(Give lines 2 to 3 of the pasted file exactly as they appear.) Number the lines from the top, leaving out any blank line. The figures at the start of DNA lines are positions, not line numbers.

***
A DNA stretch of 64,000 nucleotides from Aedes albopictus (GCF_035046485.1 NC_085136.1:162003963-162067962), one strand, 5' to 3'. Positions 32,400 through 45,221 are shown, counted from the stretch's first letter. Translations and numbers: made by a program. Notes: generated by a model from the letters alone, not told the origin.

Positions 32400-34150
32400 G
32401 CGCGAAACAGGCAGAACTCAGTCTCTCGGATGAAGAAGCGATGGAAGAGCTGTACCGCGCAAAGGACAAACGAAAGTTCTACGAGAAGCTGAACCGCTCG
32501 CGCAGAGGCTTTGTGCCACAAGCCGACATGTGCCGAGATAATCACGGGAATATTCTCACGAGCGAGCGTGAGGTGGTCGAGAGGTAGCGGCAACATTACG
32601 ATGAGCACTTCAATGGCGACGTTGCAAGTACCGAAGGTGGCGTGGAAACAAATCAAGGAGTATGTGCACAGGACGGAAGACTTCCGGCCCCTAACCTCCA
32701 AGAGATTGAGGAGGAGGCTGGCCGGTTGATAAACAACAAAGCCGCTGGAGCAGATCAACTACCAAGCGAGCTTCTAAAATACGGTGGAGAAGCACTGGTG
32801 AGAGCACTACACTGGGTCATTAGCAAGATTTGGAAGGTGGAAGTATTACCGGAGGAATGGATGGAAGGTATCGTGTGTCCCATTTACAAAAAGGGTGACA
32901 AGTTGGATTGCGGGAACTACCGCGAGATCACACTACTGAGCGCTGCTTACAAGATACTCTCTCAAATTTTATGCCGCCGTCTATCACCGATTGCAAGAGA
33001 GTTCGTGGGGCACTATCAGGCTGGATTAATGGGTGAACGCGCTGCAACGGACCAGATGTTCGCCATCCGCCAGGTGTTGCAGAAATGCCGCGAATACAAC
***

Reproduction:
Positions 32400-34150
32400 G